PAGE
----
Sleep: FOUR ways to get a better night’s sleep in winter — and why you may be struggling

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Catch forty winks difficulties are more prevalent in the winter
Boost your ability to get to sleep by dissipating more time outside
Aim for a bedroom temperature of up to 18 degrees Celsius
Wheezles and flu symptoms make sleep more difficult
The average adult desiderata between seven and nine hours sleep every night, according to the NHS.
But, people time again have disrupted sleep during the winter months, according to Naturalmat beauty sleep expert, Cristabel Majendie.
You may experience difficulty getting to sleep, nurturing sleep or struggle to get up in the morning.
These are the four reasons you may struggle to slumber during the winter — and how to remedy it.
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Sleep: How to get a good night’s rest in winter

Lissome exposure
The amount of natural sunlight we’re exposed to is much lower during the winter, due to the short days.
Sunlight is needed to stimulate the production of melatonin — which manages the timing and duration of sleep, Majendie said.
“In the winter, not only is there itty-bitty sunlight but we also tend to spend much more time indoors so we about out on natural daylight exposure.
“With less daytime light divulging, melatonin concentrations are generally lower and this can cause sleep disruption.”
Try to disburse more time outside in the winter to get an adequate amount of light experience, she said.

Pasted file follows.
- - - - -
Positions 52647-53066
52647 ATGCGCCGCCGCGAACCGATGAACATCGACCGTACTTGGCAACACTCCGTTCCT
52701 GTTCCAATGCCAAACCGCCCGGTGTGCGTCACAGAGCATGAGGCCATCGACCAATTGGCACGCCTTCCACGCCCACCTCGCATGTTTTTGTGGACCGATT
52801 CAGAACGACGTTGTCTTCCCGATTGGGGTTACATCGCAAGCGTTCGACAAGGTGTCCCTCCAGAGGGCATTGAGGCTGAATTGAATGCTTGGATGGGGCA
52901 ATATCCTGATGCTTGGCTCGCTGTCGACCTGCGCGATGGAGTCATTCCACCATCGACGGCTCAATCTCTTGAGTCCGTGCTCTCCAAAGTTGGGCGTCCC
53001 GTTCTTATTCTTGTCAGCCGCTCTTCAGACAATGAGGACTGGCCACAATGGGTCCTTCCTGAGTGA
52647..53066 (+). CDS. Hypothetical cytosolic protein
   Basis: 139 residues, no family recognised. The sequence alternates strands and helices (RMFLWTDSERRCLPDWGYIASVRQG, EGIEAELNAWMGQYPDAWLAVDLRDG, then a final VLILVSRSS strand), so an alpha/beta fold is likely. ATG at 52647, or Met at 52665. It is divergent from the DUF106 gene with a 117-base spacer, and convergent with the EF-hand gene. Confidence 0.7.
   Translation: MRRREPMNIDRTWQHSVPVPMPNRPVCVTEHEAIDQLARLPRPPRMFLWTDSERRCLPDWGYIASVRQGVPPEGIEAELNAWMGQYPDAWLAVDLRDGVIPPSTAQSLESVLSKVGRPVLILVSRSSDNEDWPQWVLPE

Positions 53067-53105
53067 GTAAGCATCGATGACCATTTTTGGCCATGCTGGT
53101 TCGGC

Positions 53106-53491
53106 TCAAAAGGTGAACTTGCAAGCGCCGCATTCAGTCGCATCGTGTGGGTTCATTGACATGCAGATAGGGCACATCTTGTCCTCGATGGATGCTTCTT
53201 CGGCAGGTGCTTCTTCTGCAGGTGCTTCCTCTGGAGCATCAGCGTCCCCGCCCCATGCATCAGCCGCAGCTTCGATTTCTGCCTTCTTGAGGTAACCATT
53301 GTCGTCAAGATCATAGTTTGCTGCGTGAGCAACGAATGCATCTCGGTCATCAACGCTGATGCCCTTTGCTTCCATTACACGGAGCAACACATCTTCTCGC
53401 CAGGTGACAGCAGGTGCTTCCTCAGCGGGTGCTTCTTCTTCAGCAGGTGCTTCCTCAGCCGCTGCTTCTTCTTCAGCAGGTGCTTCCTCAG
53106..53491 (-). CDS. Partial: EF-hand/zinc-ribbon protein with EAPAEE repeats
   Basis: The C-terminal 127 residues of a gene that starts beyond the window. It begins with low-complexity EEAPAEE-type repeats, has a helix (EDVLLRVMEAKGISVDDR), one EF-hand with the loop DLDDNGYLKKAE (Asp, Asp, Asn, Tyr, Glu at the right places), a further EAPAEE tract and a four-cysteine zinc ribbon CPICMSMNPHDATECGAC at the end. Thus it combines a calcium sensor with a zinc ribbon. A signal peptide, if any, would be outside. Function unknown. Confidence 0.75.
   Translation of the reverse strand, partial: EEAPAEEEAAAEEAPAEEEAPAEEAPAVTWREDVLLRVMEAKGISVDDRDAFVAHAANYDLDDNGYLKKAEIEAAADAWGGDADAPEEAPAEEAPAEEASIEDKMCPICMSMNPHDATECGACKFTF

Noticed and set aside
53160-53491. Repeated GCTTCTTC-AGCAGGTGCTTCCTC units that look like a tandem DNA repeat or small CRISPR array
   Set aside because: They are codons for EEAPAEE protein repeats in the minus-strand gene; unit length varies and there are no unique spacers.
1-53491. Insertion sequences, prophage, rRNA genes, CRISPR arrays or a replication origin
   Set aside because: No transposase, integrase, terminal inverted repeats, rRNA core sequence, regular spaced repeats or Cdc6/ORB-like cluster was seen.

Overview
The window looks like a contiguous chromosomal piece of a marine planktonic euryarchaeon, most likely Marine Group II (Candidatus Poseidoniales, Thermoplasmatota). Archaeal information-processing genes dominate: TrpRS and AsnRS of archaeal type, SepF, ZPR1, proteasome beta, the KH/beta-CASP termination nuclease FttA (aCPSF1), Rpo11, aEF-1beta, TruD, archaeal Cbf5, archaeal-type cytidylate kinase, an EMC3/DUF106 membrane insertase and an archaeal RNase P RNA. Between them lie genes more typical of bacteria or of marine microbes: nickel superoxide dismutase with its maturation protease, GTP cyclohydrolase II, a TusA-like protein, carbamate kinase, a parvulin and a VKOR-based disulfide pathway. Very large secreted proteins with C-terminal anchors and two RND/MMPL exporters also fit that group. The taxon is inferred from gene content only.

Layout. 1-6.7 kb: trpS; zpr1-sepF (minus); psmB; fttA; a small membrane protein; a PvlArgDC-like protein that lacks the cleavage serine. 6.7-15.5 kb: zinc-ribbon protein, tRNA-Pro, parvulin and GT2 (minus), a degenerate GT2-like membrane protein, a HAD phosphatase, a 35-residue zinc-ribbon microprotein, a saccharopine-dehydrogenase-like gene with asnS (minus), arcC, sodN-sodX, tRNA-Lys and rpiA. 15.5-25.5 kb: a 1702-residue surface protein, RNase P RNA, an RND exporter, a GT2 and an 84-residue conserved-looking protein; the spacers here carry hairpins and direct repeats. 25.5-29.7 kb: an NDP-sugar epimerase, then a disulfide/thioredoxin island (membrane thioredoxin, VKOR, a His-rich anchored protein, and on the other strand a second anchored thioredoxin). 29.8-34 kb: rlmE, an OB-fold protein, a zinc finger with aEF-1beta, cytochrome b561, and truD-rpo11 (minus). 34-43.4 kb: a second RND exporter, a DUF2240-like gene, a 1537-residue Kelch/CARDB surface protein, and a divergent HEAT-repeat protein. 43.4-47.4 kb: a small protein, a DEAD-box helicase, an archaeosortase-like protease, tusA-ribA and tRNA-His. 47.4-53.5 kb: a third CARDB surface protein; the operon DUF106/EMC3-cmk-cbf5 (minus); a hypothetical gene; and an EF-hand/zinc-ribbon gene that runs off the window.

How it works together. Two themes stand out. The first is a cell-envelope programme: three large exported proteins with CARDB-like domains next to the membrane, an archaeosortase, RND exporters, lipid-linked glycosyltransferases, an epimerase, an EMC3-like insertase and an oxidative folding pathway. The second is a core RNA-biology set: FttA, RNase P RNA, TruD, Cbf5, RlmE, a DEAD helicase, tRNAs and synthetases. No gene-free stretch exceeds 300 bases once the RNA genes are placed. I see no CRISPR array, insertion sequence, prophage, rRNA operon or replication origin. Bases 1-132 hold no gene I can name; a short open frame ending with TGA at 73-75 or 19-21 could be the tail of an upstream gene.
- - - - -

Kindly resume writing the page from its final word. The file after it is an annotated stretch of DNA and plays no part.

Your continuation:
“Open your curtains and blinds as soon as you wake up in the morning and try to sit by a window at your area of work. In addition, dim your lights at home in the evening to encourage melatonin outset before you head off to bed.”
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Sleep: Cold and flu may be preventing you from getting to sleepCold temperatures
As temperatures drop away below freezing, many people turn on their heating so their rest-home and bedrooms aren’t too cold.
But, artificial heat produces hot, dry air, which could ground dehydration and dry out mucus membranes.
If you have your heating on at night, you may wake up with a dry maw, or feel thirsty, and won’t be able to go back to sleep.
“Aim for a cool bedroom in the reach of 16-18 degrees Celsius as this is the optimum temperature level for sleep,” verbalized Majendie.
“Turn your heating off at night and use duvets, blankets and bed linen redressed from natural fibres such as cotton and wool as these discretion regulate your body temperature more efficiently than manmade fibrils.”
Cold and flu symptoms
You’re more likely to develop cold and flu infections during the winter, as viruses are gambler at surviving in cold temperatures.
With more people staying indoors during the winter, you’re multitudinous likely to breathe in the same air as someone who already has an infection.
Infections can prime mover tiredness, and symptoms are more likely to disturb your sleep.
“Prioritise your be in the land of Nod to strengthen your immune system so it is fully prepared to fight infections,” remarked Majendie.
“Make sure your diet includes plenty of vitamin C and antioxidants, nutrients essential for immune functioning, by eating fruit and vegetables and drink plenty of unsound.”
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Sleep: You may feel more sleepy during the day in winterGETTY Idols
Sleep: The average UK adults needs between seven and nine hours take every nightExercise
The motivation to go outside and do some physical activity is much harder to come across by during the winter, when it’s cold and grey.
But, exercise is key to getting a meet night’s sleep.
It increases the portion of deep sleep you get in a night.
“Jog the memory yourself that any exercise is worth doing for the sake of your woman and mental health but if you can combine this with a burst of natural full view this is a double benefit to your sleep and energy levels.
“Be that as it may, don’t exercise too close to bedtime because this can actually disrupt your slumber as your body takes several hours to cool down to a draw a bead optimal for sleep.”
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